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Washington • Sens. Orrin Hatch and Mike Lee on Monday offered their enthusiastic support for Supreme Court nominee Neil Gorsuch and castigated Democrats for trying to pin down President Donald Trump's choice to fill the high court vacancy on how he would rule in specific cases.

"Something is seriously wrong when a confirmation process for Supreme Court justice resembles an election campaign for political office," Hatch said during his opening remarks. "This dangerous approach contradicts the oath of judicial office prescribed by federal law."

Hatch, a member and former chairman of the Senate Judiciary Committee, which began its confirmation hearings on Gorsuch's nomination Monday, said his opponents are trying to require answers that would violate the 10th Circuit Court judge's oath and that previous nominees now sitting on the court wouldn't answer in their hearings.

"Any self-respecting judge who comes in with an agenda that would tell you how they will vote — we don't want as a judge," Hatch said.

Gorsuch's hearing comes at a polarizing time in Washington with Democrats still smarting over the GOP-led Senate's refusal to even take up President Barack Obama's nomination of U.S. Court of Appeals Chief Judge Merrick Garland to fill the vacancy of the late Associate Justice Antonin Scalia almost one year ago.

Trump's nominee, meanwhile, appeared before the Judiciary Committee less than two months after his appointment.

Sen. Michael Bennet, D-Colo., referred to the vacancy as the "Garland seat," and of the GOP's blocking of his nomination as "an embarrassment to this body."

Sen. Diane Feinstein, D-Calif., said she was "deeply disappointed" to begin the hearings for Gorsuch since Garland was "widely regarded as a mainstream moderate" but that Trump promised to name someone in the mold of Scalia, who was an anchor of the conservatives on the bench.

"For those of us on this side, our job is not to theoretically evaluate this or that legal doctrine, or to review Judge Gorsuch's record in a vacuum," Feinstein said. "Our job is to determine whether Judge Gorsuch is a reasonable, mainstream conservative, or is he not."

Democrats raised concerns about cases Gorsuch has ruled on from the appeals court that oversees federal courts in six states, including Utah. In one case, he ruled against a trucker who was fired for saying he wouldn't operate his long-haul truck in bitter weather conditions that might affect his brakes and against the long-standing Chevron Doctrine, which gives deference to federal agencies to write regulations for laws passed by Congress.

Gorsuch said during his time on the bench, he's ruled for and against different parties but relied on the rule of law to do so.

"My decisions have never reflected a judgment about the people before me — only my best judgment about the law and facts at issue in each particular case," he told the Judiciary Committee.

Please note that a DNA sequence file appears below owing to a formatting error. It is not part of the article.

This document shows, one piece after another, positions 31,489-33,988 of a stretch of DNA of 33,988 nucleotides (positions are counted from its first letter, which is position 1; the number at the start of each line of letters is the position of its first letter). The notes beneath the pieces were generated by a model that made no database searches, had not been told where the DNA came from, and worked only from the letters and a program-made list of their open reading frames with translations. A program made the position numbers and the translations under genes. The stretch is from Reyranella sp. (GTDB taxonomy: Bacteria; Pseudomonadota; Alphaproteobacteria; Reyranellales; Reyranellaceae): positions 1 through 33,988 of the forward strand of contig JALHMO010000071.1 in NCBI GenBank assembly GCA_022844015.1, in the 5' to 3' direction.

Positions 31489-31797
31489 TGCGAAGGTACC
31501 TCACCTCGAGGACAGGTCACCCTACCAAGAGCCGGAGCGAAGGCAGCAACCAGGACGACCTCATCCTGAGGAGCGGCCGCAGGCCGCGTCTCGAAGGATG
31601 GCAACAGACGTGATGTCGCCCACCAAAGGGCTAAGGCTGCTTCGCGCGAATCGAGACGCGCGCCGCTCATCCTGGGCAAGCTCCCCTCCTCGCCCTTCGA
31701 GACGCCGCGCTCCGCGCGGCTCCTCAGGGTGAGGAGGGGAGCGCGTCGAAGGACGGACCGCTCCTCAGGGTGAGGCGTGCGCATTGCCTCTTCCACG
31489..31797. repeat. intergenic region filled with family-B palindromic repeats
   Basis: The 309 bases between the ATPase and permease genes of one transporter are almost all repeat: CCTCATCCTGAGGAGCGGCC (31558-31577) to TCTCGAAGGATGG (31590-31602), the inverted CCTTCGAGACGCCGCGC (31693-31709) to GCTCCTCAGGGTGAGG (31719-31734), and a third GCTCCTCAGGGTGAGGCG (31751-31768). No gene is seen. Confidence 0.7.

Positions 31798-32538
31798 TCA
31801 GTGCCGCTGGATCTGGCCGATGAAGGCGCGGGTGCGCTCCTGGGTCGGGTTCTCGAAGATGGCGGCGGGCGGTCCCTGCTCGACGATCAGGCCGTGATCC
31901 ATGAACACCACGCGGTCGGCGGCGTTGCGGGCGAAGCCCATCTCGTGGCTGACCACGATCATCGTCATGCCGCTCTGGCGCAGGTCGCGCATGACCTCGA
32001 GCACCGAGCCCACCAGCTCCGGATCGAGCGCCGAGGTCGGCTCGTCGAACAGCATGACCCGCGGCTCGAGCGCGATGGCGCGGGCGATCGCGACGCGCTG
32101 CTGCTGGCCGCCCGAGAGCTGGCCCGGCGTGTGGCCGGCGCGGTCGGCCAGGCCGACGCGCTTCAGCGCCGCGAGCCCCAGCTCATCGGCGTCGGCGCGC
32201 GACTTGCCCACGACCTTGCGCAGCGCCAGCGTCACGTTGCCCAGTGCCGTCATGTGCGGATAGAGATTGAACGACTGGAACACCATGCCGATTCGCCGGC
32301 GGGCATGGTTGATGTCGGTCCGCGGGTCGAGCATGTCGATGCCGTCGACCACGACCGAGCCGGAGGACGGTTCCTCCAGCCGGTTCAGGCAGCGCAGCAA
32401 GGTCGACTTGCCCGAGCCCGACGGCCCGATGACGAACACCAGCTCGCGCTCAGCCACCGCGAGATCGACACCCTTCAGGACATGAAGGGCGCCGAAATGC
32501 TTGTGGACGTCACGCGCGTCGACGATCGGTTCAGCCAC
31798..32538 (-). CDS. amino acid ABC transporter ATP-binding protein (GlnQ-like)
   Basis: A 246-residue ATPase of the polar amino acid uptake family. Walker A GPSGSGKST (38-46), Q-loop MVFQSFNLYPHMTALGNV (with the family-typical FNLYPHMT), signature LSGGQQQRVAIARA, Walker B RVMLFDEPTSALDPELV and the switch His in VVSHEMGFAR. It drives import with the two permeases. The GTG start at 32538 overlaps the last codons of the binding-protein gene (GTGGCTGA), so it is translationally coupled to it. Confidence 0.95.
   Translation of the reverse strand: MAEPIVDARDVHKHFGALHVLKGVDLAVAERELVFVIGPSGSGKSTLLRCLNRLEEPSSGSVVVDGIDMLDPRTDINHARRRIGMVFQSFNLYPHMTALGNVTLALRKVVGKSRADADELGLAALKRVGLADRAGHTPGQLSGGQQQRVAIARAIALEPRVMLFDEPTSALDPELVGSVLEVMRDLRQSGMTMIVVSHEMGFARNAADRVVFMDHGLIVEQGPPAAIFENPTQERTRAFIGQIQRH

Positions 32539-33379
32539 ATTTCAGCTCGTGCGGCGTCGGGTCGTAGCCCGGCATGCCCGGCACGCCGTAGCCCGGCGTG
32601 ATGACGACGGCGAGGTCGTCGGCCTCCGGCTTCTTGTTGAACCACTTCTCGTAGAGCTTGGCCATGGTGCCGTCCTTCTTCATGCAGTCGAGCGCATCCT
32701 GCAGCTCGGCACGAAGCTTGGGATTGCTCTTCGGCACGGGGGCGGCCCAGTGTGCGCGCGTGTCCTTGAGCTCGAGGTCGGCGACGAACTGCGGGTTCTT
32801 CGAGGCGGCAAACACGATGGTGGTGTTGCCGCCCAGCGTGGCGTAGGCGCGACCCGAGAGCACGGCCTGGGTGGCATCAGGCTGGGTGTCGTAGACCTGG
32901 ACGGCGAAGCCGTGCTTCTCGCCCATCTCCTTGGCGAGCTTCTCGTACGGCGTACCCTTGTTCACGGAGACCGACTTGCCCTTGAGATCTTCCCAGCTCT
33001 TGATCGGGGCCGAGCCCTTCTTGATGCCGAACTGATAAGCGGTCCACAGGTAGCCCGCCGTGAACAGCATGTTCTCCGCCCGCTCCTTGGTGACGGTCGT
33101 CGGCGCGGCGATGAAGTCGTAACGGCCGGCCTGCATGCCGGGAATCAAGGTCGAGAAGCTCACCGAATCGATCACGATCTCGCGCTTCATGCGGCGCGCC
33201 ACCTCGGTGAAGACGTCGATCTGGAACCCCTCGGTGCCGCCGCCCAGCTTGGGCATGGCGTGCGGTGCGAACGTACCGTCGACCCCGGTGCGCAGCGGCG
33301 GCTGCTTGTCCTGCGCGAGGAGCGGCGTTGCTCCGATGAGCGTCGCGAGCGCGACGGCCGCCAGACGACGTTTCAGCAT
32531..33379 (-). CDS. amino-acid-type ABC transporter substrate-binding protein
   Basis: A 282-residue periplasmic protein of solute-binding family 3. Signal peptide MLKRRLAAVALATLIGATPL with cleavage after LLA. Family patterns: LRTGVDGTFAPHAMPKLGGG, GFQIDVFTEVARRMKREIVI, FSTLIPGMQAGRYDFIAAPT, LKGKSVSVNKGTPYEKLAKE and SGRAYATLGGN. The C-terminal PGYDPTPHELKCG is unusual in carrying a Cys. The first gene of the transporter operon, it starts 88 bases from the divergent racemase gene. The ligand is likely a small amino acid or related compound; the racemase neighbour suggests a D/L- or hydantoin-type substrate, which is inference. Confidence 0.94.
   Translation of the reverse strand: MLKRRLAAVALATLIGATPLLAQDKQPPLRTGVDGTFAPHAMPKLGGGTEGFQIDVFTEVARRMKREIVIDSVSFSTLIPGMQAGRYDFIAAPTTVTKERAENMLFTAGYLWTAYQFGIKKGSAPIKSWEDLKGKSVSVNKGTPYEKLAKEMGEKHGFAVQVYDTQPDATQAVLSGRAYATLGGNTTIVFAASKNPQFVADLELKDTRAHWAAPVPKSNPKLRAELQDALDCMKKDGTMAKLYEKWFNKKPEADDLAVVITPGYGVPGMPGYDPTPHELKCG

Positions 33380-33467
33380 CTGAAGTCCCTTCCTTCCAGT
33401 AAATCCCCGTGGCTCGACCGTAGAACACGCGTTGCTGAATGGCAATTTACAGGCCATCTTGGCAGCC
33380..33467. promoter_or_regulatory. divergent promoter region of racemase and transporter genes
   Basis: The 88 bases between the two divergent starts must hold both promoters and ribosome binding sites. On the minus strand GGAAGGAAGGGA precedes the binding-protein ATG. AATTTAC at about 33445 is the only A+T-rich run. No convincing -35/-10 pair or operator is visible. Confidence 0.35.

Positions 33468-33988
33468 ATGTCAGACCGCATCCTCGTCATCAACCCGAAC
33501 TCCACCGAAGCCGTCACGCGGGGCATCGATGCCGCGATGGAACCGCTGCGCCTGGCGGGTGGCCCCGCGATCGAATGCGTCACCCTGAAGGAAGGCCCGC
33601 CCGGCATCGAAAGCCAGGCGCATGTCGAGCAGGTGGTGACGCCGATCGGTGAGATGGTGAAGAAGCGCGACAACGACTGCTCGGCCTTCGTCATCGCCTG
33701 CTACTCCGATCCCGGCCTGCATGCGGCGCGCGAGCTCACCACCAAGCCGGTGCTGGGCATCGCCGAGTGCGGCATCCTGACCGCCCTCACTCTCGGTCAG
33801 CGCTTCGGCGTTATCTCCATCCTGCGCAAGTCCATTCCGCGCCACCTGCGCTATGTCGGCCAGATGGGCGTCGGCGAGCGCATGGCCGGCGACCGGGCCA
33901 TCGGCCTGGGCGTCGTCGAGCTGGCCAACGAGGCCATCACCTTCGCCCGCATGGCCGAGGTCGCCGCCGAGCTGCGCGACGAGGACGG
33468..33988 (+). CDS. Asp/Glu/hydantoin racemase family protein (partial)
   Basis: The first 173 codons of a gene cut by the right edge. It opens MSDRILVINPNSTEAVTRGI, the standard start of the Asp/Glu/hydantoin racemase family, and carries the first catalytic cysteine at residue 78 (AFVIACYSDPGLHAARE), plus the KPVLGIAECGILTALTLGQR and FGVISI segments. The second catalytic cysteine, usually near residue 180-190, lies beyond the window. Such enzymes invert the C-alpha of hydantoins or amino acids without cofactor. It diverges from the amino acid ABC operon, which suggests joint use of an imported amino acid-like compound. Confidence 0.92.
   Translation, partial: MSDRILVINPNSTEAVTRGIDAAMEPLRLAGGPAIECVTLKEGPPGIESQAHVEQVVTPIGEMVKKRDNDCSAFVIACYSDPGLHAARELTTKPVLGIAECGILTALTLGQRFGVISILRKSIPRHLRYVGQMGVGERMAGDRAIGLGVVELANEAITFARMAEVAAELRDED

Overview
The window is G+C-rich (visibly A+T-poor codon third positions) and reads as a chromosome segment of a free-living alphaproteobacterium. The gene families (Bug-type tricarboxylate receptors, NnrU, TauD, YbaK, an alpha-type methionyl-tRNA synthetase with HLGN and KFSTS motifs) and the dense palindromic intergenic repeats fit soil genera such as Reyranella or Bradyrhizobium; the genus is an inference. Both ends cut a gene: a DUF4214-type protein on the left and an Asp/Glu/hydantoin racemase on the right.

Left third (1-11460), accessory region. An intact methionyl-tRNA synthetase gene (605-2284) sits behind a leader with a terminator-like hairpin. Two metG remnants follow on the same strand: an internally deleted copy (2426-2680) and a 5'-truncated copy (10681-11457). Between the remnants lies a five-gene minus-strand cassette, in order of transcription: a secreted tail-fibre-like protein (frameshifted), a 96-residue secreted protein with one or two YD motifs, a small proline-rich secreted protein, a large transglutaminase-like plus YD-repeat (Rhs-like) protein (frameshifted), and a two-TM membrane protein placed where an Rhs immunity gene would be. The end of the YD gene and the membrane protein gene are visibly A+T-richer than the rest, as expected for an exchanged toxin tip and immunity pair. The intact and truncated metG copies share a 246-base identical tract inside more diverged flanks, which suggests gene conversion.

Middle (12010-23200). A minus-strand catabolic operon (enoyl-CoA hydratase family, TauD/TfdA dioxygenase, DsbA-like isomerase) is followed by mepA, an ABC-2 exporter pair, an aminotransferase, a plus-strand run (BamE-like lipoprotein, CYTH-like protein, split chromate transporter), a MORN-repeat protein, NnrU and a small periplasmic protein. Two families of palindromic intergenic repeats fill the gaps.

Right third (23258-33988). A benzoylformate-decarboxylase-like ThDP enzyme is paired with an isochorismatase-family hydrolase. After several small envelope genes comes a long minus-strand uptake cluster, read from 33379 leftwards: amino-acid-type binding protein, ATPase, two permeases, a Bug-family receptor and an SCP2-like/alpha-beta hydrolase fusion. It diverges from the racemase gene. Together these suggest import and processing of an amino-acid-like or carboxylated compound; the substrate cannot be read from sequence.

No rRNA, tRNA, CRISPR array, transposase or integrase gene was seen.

Gorsuch, who has served on the 10th Circuit since 2006, said that if he is confirmed, "I will do all my powers permit to be a faithful servant to the Constitution and laws of this great nation."

Lee, who was a lawyer in private practice before being elected to the Senate, noted that he once argued in front of Gorsuch and found him to be "one of the best judges in the country."

"You come to oral arguments prepared," Lee said. "You asked fair probing questions that are designed to get at one thing and one thing only, which is what the law says and what the law requires in each individual case, depending on the facts and circumstances of that case. You weren't there to promote a personal agenda or political agenda and you're not there to grandstand."

Lee added that the American judicial system "depends entirely on judges just like you" who are independent and whose only agenda is to make the right determination "regardless of whether any particular judge or litigant or any member of the public might like or dislike in the case."

Hatch, who has played a role in the confirmation of every sitting justice on the high court, said that too often senators or special interests "require a political agenda and a calculator" in deciding whether they will back a nominee.

What if, the Utah senator said, a judge had ruled 83 percent of the time against the defendant in immigration cases and with Republican-appointed judges 95 percent of the time. That isn't Gorsuch, Hatch added, it was now-Associate Justice Sonya Sotomayor when she was an appellate judge. Hatch voted against Sotomayor, who was nominated by Obama.

The senator noted that since America's founding, the judiciary has been independent of the political process, and should continue to be that way.

"Today, in a bizarre twist on that principle, Judge Gorsuch's opponents say the only way for him to prove his independence is by promising to decide future cases according to certain litmus tests," Hatch said. "In other words, judicial independence requires that he be beholden to them and their political agenda. If simply describing a principled position is not enough to refute it, the confirmation process is in more trouble than I thought."

The confirmation hearings on Gorsuch's nomination are expected to last into the week.